Writing about food is a piece of cake.

But today it's melba toast.Writer's block is no picnic. By now, I should be immersed in our Tuesday topic - fish. Instead, I'm trapped like a journalistic Jonah, waiting for a yawn.

One idea is all it would take to jump-start this . . ..

Hang on . . . let me get the phone.

It was nothing important - just a "Mr. Jones" conducting some telephone survey. And yes, I would mind answering a brief four-hour questionnaire.

Jones. I wonder . . . DAN Jones?

The Oracle of Opinion? The Pollstergeist?

That's it . . . my lead . . ..

I'll begin with a survey . . ..

Would you like to take a fish poll?

Yes? Then stay away from Gart Brothers. Now, begin.

QUESTION #1: Would you rather cook fish sticks or fresh fish?

QUESTION #2: Does the idea of cooking fresh fish in your own kitchen cause a painful pinching sensation between your cheek and gums?

QUESTION #3: Three words: Bratten's. Seafood. Grotto. Do you crave clam chowder?

If you answered Yes to #1: You are unable to differentiate between Orange Julius and Julia Child.

If you answered Yes to #2: Pity.

If you answered Yes to #3: You're a traveling oyster cracker salesman or a barn-and-raised-here type.

If you're a native, you'll surely remember Bratten's Fish Grotto, the Seafood Mecca of the Mountain West.

The place was no Fisherman's Wharf, but the clam chowder was great. Oh, how we loved that rich soup. The "secret" recipe was enshrined in every cookbook in Utah, Arizona, Idaho and Wyoming.

In retrospect, Bratten's served up more than fish platters. Desert-dwellers like me were born seafood-challenged - unaware of the delights beyond salmon loaf. Bratten's was the ticket to a brave new world beyond Bumblebee tuna.

And then one day, Bratten's closed forever.

Our School of Fish was gone.

Oh, there were a few places to get decent fish, but they weren't memorable.

We were in the throes of a Fish Famine. It would last for years. . . .

People carped. They complained about having to visit the coast for fresh seafood.

But hark! There on the horizon . . . the lobsters were coming . . . the lobsters were coming!

The Great Restaurant Renaissance was under way - guided by Gastronomy, a group of entrepreneurs who had suffered too long in a vast right-wing fish tank.

They opened three seafood-fueled eateries: The New Yorker, Oyster Bar and Market Street Grill. We had been freed from freezer burn!

Planeloads of fresh fish are flown to Salt Lake daily, destined for restaurants, supermarkets and ski resorts.

Fish sales are doing swimmingly.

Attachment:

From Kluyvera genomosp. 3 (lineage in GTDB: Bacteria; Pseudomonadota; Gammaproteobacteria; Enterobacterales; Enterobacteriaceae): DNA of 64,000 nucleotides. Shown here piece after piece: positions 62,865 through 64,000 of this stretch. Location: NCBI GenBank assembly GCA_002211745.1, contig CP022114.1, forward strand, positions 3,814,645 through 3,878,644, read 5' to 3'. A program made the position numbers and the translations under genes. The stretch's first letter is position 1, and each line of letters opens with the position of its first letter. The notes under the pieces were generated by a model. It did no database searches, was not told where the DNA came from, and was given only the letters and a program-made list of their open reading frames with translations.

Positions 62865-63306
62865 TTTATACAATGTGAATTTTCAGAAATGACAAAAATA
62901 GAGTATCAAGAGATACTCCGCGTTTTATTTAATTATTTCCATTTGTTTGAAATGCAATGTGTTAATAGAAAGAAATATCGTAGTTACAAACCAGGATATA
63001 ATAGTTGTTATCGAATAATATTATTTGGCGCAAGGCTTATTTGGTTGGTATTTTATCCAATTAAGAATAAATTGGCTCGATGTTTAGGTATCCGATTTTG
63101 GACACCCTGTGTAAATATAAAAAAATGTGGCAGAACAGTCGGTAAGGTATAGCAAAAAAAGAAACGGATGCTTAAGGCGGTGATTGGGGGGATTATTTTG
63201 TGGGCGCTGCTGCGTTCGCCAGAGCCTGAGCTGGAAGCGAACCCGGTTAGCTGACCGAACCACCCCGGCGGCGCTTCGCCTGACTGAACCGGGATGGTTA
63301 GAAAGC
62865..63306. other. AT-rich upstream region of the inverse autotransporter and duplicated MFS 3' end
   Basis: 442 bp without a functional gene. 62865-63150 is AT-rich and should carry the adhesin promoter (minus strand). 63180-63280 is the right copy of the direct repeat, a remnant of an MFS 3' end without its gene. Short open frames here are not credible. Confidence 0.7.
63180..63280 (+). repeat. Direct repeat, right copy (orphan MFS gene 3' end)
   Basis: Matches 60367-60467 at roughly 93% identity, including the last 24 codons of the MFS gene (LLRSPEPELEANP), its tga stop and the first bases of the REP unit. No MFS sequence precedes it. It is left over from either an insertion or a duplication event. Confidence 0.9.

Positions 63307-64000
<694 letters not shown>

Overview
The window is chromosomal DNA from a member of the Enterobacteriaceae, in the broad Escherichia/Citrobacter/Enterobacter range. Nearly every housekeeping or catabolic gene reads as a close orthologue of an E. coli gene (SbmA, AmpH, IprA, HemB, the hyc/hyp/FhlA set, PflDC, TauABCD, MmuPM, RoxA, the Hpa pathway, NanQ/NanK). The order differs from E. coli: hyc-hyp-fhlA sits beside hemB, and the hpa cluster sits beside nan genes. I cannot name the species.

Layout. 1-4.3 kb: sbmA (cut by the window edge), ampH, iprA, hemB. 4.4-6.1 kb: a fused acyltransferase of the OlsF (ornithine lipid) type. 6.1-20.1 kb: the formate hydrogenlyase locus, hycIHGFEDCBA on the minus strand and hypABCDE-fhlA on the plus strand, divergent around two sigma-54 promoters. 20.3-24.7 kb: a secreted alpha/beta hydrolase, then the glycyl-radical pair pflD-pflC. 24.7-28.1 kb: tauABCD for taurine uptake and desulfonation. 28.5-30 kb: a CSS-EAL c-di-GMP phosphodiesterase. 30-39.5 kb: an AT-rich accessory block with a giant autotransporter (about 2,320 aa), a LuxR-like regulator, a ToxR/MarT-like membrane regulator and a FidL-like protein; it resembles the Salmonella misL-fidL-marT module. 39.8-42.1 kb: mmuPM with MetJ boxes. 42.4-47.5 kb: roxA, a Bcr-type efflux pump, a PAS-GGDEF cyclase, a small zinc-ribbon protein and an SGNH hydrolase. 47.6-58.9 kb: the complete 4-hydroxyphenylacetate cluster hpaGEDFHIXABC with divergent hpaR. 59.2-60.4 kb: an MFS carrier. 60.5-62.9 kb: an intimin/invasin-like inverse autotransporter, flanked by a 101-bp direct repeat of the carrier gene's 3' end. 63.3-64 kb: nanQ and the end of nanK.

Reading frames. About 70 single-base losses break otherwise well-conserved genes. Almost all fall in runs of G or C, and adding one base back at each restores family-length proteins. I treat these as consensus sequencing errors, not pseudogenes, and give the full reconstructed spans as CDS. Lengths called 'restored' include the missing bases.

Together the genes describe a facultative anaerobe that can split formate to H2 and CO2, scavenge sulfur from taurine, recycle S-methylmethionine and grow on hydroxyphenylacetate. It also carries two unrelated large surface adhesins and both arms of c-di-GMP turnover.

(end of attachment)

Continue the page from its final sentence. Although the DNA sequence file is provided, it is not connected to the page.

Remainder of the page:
Scott Loring, executive chef of Market Street Oyster Bar says his customers consume 300 pounds of fresh shellfish each day.

Today, Loring shares some of his sauce recipes that will enhance any type of fish. Included are complete recipes from the Oyster Bar.

Make friends with a fillet. It will do your sole good.

*****

RECIPES

MUSTARD, CORIANDER AND FENNEL SEED CRUSTED

CHILEAN SEA BASS WITH LEMON-BASIL BUTTER Sea bass ingredients:

4 7-8 ounce Chilean Sea Bass fillets

1/2 cup whole mustard seed

1/4 cup whole fennel seed

1/4 cup whole coriander seed

3 eggs, beaten

Butter, margarine or olive oil to saute

Lemon-Basil Butter ingredients:

1 pound butter, melted

2 lemons

1/4 cup fresh basil, finely chopped

Pinch salt, pinch black pepper

2 tablespoons shallots, finely chopped

To prepare sea bass: Combine the seeds in an electric coffee grinder and puree. Dip the fillets in egg and dredge in the powdered seed mixture. Place a non-stick saute pan over medium-high heat and melt the butter or margarine, or heat the olive oil. Cook the fillets 6-8 minutes per side, until the crust is golden brown and the fillets are cooked throughout.

To prepare Lemon-Basil Butter:

Grate the rind from the lemons and chop finely. Juice the lemons and set aside. Combine all ingredients and whip in a food processor until smooth and fluffy.

To serve: Place the hot fillets on warm plates and place one tablespoon of butter over each. Serve with fresh seasonal vegetables and rice or potatoes. Serves 4.

- Each serving contains 1221 calories, 109g fat, 19g carb, 1235mg sodium, 375mg cholesterol.

- From Chef Scott Loring, Market Street Oyster Bar

HAZELNUT CRUSTED STURGEON

WITH HONEY LEMON GLAZE

Sturgeon ingredients:

4 7-8 ounce Sturgeon filets

3 eggs, beaten

1/2 cup bread crumbs

3/4 cup hazelnuts, toasted

2 tablespoons butter, margarine, or olive oil

Honey Lemon Glaze:

1/2 cup frozen lemonade concentrate

1 cup water

1/2 cup white wine (optional)